Despite Continuing Slide, Oil Could be Near a Bottom

By OilFOXBusiness

As oil’s slide continues, traders say we are nearing a bottom.

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It’s no secret the energy sector has taken a beating the past few weeks. In fact, West Texas Intermediate crude took another leg lower on Friday, diving deeper into bear market territory. Oil prices in the United States and Europe have tumbled the past few weeks in reaction to an ongoing scenario of rising supplies and a weak global economic outlook.

Thursday, WTI and Brent closed more than 20% below the highs they reached in June, but traders believe a lot of the bearish news is out, and a bottom is in sight.

“As long as we don't close below the $84.30 level (in WTI), we could move higher,” Lannie Cohen, President of Capitol Commodity Services said. “It needs to clear and stay above the $85.60 level to confirm (the bottoming trend)."

Both supply and demand have been concerns the past few weeks. The Organization of Petroleum Exporting Countries increased oil production by 402,000 in September to 30.47 million barrels a day, the group said in its monthly oil market report. That is the most in almost three years, leading traders to worry about a glut of supplies. OPEC’s 12 members will meet again on November 27 to discuss their output and production targets.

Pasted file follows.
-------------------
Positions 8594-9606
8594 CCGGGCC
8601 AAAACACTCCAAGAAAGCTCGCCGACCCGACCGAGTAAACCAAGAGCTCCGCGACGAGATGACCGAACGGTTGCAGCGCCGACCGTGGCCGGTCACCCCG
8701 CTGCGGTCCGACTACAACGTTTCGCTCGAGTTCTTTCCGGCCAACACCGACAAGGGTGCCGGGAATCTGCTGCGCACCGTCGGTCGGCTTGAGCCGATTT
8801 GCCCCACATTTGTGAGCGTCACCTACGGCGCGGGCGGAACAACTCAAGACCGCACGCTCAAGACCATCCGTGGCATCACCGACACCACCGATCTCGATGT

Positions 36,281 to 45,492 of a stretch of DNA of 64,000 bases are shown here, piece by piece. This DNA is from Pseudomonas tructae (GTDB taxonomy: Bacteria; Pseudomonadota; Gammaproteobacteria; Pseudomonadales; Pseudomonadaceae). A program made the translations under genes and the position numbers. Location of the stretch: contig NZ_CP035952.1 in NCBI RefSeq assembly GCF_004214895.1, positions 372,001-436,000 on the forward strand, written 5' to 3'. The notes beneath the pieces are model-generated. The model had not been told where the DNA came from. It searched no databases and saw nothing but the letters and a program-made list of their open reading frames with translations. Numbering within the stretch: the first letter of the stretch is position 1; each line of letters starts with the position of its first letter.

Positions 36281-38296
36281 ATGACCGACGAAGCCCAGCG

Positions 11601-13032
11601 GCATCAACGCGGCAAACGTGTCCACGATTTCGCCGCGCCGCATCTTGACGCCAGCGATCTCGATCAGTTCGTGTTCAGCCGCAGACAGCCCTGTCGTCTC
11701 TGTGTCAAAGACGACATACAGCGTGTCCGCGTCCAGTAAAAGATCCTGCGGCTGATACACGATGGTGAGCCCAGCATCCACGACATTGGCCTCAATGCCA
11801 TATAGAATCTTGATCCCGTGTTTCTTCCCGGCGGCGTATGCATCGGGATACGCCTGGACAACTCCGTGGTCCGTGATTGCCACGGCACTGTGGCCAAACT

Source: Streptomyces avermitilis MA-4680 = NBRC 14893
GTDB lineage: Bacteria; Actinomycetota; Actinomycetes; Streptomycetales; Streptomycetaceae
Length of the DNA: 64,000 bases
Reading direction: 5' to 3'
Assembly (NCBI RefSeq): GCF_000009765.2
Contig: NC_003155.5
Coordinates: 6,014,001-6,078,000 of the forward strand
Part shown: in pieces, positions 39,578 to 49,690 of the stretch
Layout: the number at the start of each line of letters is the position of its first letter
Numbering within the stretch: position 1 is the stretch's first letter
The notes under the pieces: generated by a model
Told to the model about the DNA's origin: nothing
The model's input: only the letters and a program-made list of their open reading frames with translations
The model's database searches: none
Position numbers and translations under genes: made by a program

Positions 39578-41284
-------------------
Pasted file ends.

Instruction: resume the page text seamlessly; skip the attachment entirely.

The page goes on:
Countries outside of OPEC, such as the U.S. and Russia, are also increasing their output. Production in the U.S. increased to 8.88 million barrels a day last week, the most since March 1986, according to the Energy Information Administration.

On the demand side, news out of the International Monetary Fund caused concerns over global growth. Earlier this week, the IMF said the global economy will expand by 3.8% in 2015, down from their July projection of 4%.

It’s not just futures that are taking a hit either. Following the plunge in oil, the S&P 500 Energy Sector Index is down 5% this week. That’s the steepest drop in almost three years. The last time was a 6.2% plunge in November 2011, back at the height of the eurozone debt crisis.

The sector is also the worst performer among the 10 major S&P 500 sectors for the week, the month, and the year.

“I think $85 will be somewhat of a magnet for WTI crude oil,” Jason Rotman, President of Lido Isle Advisors said. “We may see oil try to head lower, but I don't think we will break below the $80 level."